Agincourt

I was away for a few weeks, vacationing in Barcelona and Provence (pictures to come!), and of course I had to make the big decision about what to take along to read. A plane ride without a book is unthinkable. We were determined to travel with only carry-on bags, so that made the decision harder. I decided to bring my little MP3 player, which is always loaded up with audiobooks and podcasts.

I was already nearing the end of Bernard Cornwell’s Agincourt, so Nicholas Hook and his adventures at the famous battle kept me company for the flight to Barcelona. A week later, when we arrived in France, Agincourt turned out to have been an ideal reading choice. Our first stop, after picking up our rental car in Montpellier, was Aigues-Mortes, a remarkably well-preserved medieval walled and fortified city.

Although the setting of the Cornwell’s novel is the northwest of France and not the south coast, Aigues-Mortes is contemporaneous with the walled city of Harfleur, the location of one of the battles Cornwell so vividly describes. At Aigues-Mortes, I could “see” what Cornwell was describing, a further reminder that the more we know about where we travel, the more meaningful the trip.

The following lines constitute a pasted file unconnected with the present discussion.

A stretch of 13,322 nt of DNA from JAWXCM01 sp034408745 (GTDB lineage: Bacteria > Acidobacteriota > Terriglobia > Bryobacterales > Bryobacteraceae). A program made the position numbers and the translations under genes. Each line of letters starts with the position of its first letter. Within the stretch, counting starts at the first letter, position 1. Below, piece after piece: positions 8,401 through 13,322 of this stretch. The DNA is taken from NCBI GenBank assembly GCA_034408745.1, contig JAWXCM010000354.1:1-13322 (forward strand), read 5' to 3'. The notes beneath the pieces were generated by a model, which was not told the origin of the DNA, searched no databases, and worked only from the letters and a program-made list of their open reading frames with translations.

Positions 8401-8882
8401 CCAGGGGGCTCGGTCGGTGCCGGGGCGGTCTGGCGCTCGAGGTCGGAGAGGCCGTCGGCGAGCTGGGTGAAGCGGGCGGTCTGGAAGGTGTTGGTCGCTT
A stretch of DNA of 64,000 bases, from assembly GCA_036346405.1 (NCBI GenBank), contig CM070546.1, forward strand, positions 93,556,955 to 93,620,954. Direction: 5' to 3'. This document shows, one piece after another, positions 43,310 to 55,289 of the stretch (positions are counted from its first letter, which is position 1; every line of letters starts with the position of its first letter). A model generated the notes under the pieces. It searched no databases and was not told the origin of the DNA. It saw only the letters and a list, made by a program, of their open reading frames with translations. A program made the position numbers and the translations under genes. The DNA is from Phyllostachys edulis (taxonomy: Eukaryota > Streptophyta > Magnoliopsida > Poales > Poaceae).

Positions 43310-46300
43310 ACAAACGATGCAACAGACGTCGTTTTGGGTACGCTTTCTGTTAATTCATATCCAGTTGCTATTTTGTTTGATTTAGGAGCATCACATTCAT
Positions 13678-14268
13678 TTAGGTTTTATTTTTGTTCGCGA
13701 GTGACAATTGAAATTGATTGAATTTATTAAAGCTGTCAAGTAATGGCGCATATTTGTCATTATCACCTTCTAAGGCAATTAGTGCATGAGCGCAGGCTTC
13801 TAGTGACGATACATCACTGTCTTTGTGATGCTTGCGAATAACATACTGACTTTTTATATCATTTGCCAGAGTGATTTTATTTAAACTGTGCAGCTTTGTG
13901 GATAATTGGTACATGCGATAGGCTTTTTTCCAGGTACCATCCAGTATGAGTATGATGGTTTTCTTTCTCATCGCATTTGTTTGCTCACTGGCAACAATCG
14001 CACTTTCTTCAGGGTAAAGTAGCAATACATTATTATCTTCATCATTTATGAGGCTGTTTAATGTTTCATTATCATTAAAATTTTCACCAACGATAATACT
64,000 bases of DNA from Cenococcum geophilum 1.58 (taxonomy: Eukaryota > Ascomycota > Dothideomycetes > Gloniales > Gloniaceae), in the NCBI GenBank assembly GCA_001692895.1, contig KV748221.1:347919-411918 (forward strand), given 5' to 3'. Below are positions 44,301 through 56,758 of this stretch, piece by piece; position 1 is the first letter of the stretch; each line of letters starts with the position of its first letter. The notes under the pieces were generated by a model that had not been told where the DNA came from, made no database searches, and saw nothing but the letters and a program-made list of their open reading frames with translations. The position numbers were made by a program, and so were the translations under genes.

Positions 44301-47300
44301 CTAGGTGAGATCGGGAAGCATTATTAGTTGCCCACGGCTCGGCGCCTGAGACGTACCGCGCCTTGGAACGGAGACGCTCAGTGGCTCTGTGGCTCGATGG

I don’t usually read war stories, but Cornwell has such a sterling reputation as a historical novelist that I thought I’d give him a try. He doesn’t spare the reader the descriptions of bloody warfare, but the characters he creates are real and compelling, their lives woven seamlessly into the beautifully realized historical setting. It also didn’t hurt that the narrator–Charles Keating–was superb, creating distinct voices for each character that captured the essence of their personality. It was a tour de force of writing and narration. I’m hoping that Agincourt is the first in a new Cornwell series–as the characters rode off into the sunset at the end, I had a strong feeling that Cornwell had more in mind for them.

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